Your sight: your eyes and YOU
Vision is like a complex structure or sculpture, the essence of which cannot be captured in a single snapshot; as we approach it from different points of view, we may see very different aspects. To fully understand what is happening with your vision, it’s best to look at all of its aspects. On this website you can learn about:
- Ways your vision may change and the ways such changes may affect your life
- How to assess changes to your vision and when to seek medical diagnosis and treatment
- The nature of human vision
- Practical strategies for dealing with vision loss
- What help is available and how to get it
- Frequently asked questions
You can explore…
Your eyes and your vision
When we think about vision we tend to think about it as a single entity: “My vision is getting worse.” But there are many different aspects of vision, some focused on how your eyes function and some on how you are functioning in the world.
Are your eyes changing structurally? A doctor can evaluate if there are changes at the tissue level such as scarring, atrophy or loss.
However identifying structural changes doesn’t tell you and your doctor how well the eye actually functions. For this your doctor will measure aspects of ocular function such as visual acuity, contrast sensitivity and peripheral vision.
As important as knowing how your eyes are functioning is, this perspective does not address how YOU are functioning. Are vision changes affecting the activities of your daily life such as walking the streets, moving about your home, cooking, reading, and driving, to name but a few?
If your eye doctor does not address how changes to your vision is affecting your life, there is a lot you can do to for yourself. And there are professionals who can work with you. Are vision changes impacting your participation in family, work, and/or society? If so, there is help available.
Vision is often compared to photographing with a camera. While this may be a convenient analogy for the eye, it is a poor analogy for vision. The camera and photograph can not make sense of what the camera records. They are passive not active.
Vision is more than merely perceiving our environment. Vision is always trying to make sense of its input and tell us what it is seeing. For vision to be useful we must be able to act on our perceptions. We cannot make sense of vision outside the context of visually-guided actions and how they integrate with all other aspects our senses and behavior.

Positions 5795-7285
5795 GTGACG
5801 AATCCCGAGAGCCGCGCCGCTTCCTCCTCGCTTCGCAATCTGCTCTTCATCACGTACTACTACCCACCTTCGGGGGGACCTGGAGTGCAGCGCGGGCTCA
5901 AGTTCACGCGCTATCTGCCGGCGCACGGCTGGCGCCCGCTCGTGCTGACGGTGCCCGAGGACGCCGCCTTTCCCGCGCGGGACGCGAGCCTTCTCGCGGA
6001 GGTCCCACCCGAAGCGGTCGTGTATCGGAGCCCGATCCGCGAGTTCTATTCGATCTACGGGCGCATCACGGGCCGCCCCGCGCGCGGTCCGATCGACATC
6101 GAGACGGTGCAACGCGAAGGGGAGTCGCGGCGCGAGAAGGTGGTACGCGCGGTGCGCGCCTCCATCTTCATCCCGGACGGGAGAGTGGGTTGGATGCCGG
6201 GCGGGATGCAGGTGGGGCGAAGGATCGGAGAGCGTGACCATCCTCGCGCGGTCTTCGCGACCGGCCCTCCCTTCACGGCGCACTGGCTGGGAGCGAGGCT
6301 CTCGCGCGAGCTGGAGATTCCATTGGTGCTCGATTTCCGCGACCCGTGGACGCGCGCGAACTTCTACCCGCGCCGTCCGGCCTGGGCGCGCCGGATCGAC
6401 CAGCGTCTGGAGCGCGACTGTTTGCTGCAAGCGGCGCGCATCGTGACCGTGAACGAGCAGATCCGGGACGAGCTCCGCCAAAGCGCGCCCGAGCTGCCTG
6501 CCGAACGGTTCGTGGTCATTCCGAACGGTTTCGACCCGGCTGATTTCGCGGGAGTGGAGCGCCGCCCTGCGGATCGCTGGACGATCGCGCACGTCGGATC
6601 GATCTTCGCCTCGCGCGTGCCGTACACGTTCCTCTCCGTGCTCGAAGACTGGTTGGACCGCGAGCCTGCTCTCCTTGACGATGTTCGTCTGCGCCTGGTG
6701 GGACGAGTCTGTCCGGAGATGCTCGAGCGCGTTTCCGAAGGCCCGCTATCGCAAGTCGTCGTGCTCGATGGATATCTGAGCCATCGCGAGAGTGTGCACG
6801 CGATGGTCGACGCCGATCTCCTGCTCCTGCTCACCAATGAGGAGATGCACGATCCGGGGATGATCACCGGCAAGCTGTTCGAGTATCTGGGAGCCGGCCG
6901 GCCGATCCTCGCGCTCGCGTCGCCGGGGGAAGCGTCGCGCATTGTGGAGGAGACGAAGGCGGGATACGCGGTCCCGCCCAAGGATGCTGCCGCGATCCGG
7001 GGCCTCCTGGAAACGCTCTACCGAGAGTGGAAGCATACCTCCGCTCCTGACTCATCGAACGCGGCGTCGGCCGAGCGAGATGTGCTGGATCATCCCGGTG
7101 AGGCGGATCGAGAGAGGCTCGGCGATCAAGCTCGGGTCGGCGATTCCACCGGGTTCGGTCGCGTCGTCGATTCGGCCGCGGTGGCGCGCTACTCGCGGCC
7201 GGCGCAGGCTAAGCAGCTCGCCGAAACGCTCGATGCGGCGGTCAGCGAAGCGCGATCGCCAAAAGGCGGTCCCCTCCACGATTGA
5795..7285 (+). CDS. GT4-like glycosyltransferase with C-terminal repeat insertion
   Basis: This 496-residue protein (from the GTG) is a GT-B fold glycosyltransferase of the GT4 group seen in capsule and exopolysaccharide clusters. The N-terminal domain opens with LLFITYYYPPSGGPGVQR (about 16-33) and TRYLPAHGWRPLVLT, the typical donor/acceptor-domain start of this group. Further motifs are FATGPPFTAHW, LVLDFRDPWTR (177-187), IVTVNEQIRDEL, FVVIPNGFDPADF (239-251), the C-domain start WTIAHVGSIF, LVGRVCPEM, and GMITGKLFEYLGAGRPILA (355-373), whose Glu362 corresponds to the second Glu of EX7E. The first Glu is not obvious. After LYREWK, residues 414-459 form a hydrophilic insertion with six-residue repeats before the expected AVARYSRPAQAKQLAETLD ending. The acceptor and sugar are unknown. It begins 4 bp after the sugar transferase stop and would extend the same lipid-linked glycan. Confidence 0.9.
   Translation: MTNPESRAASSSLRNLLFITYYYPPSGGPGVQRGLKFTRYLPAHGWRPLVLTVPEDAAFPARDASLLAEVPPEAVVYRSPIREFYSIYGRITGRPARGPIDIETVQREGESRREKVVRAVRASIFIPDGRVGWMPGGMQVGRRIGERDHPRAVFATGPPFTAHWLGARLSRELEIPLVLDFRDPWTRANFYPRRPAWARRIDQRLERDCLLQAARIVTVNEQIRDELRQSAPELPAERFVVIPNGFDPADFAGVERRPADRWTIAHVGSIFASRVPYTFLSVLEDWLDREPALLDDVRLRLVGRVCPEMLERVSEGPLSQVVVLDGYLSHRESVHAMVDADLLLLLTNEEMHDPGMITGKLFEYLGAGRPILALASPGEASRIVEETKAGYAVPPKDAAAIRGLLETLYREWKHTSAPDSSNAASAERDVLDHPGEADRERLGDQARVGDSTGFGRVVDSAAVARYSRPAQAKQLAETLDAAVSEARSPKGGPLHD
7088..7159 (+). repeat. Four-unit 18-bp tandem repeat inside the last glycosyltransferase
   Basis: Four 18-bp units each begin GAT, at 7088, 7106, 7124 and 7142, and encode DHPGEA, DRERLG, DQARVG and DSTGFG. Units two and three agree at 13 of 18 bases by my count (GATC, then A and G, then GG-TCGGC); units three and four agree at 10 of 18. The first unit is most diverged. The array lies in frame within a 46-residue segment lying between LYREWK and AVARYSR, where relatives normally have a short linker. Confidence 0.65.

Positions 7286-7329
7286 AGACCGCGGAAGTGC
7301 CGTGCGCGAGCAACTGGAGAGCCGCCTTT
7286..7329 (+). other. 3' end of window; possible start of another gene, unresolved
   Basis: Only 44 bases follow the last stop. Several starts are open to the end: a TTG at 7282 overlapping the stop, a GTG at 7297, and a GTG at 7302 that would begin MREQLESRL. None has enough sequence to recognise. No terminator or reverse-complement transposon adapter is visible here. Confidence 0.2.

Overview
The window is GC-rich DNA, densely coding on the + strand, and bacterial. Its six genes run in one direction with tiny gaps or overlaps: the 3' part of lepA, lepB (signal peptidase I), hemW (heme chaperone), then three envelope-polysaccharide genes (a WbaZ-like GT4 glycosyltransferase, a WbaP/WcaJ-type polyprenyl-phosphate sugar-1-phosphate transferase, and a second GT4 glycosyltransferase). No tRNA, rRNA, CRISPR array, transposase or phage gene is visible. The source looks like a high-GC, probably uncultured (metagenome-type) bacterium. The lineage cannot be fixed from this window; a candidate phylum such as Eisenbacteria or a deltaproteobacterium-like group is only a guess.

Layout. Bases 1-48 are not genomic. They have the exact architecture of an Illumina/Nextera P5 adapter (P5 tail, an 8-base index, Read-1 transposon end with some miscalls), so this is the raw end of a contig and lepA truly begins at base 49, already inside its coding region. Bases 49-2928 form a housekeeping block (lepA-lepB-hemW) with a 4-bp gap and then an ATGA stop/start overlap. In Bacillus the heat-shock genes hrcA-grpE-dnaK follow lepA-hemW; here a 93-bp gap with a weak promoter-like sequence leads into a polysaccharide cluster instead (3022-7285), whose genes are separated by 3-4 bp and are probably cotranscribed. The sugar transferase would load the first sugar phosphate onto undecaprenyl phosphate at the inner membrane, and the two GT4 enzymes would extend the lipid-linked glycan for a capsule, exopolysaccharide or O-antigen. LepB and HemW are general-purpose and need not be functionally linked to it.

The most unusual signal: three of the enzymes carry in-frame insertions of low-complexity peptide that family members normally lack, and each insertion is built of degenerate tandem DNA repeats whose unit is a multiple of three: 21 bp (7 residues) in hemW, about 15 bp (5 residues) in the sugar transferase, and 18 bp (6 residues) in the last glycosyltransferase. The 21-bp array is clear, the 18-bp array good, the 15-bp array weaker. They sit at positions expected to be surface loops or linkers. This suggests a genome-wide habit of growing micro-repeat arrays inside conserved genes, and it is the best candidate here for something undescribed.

If you have a doctor, he or she is primarily concerned with how your eyes function. If you report a problem with your vision, your doctor is likely to translate that into analyzing your eyes’ condition. Focused on treating and controlling your eye condition, your doctor may not appreciate the problems you face from loss of vision (even mild loss).
Functional vision is the vision YOU use for particular purposes. We use functional visual skills to carry out our everyday activities.
While how you function in the world may be of secondary interest to your doctor, it is surely your primary concern. If you are facing vision problems that medical intervention can not reverse, there is much you can do to optimize your vision and maximize your quality of life.
How you do on a vision test performed at an eye doctor’s office does not necessarily tell you how you are using vision. You may have very poor vision, not good enough for detailed work such as sewing, cooking or reading, but still be able to move around safely, seeing and avoiding objects.
Functional vision can be improved
Even when treatment cannot reverse vision loss, your functional vision may be improved with training and with vision-enhancing devices. People can learn to make better use of their low vision and can function efficiently with only small amounts of visual information. What’s happening with my vision?